Forty-year-old Dharman and Uganthai are a visually challenged couple living in Chengalpattu in Tamil Nadu.
As the pandemic altered lives, instilling a fear of touching things before sanitising them, the couple faced their worst fear - how could the blind survive without touch?
With that fear posing a major health risk, they have been confined to their homes for months now, reeling from financial stress and struggling to make ends meet.
All through our conversation, Ms Uganthai sported a beautiful smile. On getting a compliment, she laughed out loud and said: "You should be glad you are not seeing me cry as usual."
Chengalpattu is a Covid-19 hot spot. The street they live in has been allocated by the government and more than 30 visually challenged people live here in small 100 sq ft homes.
When they step out to buy essentials, they fear falling prey to the coronavirus. "The coronavirus is scary. We don't know how it is going to attack us. We try not going outdoors but we have to go out at least thrice a week for milk and other things," said Mr Dharman.
LIVES DEPENDENT ON TRAINS BROUGHT TO A HALT
Blissfully married for four years, the couple had fought against their family who disapproved of their relationship. The couple had been selling pens, chikki (an Indian sweet), and accessories on local trains to earn a living.
Since mid-March, when the nationwide lockdown was imposed, rail services have halted and so has their income.
"The life we treasured in the past four years has got worse over the past four months. I've never faced as many difficulties as I faced in the past four months.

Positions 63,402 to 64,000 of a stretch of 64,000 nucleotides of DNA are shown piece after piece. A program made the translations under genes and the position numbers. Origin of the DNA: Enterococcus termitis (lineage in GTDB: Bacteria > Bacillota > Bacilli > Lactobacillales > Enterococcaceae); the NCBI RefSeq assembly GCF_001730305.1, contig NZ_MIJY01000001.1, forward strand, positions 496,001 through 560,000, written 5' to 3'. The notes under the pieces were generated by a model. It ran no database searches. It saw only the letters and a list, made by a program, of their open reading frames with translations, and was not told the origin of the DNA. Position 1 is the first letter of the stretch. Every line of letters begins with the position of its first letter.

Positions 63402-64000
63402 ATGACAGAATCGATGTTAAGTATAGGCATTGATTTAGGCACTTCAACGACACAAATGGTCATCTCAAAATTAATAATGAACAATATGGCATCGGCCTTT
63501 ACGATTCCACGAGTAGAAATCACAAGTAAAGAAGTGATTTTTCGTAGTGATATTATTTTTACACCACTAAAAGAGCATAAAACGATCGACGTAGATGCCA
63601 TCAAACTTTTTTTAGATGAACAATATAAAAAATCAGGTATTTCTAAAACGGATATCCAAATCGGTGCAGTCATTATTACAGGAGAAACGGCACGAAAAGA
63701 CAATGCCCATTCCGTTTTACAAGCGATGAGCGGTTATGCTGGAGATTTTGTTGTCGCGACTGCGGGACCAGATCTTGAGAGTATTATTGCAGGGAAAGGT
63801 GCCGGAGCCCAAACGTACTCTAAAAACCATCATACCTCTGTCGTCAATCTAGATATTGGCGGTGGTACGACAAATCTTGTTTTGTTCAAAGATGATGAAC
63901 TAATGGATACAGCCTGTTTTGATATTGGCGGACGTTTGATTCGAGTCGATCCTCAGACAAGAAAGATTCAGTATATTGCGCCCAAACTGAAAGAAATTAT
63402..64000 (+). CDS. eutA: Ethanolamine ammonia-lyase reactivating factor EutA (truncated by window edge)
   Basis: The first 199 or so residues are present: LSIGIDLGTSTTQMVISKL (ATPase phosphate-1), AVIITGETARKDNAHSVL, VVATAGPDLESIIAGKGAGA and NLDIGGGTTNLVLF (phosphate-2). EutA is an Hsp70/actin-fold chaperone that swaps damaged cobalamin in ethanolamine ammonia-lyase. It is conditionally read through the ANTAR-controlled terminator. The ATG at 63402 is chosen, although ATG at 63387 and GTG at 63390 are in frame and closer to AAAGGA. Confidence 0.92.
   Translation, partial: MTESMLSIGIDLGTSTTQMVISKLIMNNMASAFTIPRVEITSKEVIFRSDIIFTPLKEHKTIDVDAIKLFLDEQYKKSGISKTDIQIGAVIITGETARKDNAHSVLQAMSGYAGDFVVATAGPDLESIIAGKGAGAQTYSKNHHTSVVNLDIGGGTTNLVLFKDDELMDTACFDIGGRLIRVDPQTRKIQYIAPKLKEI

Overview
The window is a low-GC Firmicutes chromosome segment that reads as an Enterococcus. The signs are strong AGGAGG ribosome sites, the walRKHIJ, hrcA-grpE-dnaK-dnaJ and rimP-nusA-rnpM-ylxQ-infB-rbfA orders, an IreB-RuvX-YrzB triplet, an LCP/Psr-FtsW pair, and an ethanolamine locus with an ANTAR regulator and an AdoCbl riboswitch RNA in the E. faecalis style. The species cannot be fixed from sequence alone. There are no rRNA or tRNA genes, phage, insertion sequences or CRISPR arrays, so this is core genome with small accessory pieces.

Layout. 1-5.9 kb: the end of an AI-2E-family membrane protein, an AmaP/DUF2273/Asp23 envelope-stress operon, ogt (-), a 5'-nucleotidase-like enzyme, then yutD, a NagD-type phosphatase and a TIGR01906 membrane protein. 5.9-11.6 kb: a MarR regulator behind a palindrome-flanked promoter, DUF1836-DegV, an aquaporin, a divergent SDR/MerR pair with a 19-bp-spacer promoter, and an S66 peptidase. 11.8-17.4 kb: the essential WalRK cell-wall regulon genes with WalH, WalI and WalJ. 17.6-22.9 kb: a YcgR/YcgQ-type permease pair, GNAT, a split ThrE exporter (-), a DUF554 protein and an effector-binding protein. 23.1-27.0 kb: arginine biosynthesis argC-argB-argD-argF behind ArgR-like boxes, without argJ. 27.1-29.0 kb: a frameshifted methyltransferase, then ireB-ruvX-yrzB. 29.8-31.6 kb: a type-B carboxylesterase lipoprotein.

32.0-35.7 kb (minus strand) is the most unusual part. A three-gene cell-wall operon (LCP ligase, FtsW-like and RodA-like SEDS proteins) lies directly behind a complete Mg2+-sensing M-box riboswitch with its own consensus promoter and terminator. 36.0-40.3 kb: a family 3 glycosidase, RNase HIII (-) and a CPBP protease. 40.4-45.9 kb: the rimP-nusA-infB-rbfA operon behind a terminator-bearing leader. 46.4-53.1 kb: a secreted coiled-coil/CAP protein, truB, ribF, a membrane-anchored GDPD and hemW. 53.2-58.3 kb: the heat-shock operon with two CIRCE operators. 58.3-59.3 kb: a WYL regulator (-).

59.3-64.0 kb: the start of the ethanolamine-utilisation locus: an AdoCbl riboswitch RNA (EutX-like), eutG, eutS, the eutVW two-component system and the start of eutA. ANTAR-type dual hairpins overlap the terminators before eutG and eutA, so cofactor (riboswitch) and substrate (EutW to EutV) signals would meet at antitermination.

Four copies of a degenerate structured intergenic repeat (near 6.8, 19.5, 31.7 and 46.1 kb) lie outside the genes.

"We used to go out and earn 200 rupees (S$4) to 400 rupees if we worked hard. But now we can't earn even 50 rupees," Ms Uganthai said. Their landlord has warned them of eviction as three months of rent stand due.
With coronavirus cases on the rise, they are considering alternative livelihoods. "Nobody will buy food items because everyone is scared of the coronavirus. We will probably sell toys for kids. But even then our life is dependent on the trains. We can do everything only there," the couple said.
For now, a few meagre donations from friends and well-wishers have helped them get by.
AN UNCERTAIN FUTURE
Mr Dharman holds a bachelor's degree from Presidency College and a Bachelor of Education from Katpadi Government College. However, he has not been able to find a stable job to date.
They have appealed to the government to provide them with monthly financial aid and a house so that they "don't have to fear dying of hunger every day".
Their two-year-old speech-impaired son keeps them on their toes. While Ms Uganthai shares her aspirations of seeing Rohit grow up to be an administrative service officer some day, a more forbearing Mr Dharman says: "I'm all right with whatever he chooses to become."
• This story was contributed by The Quint for World News Day 2020.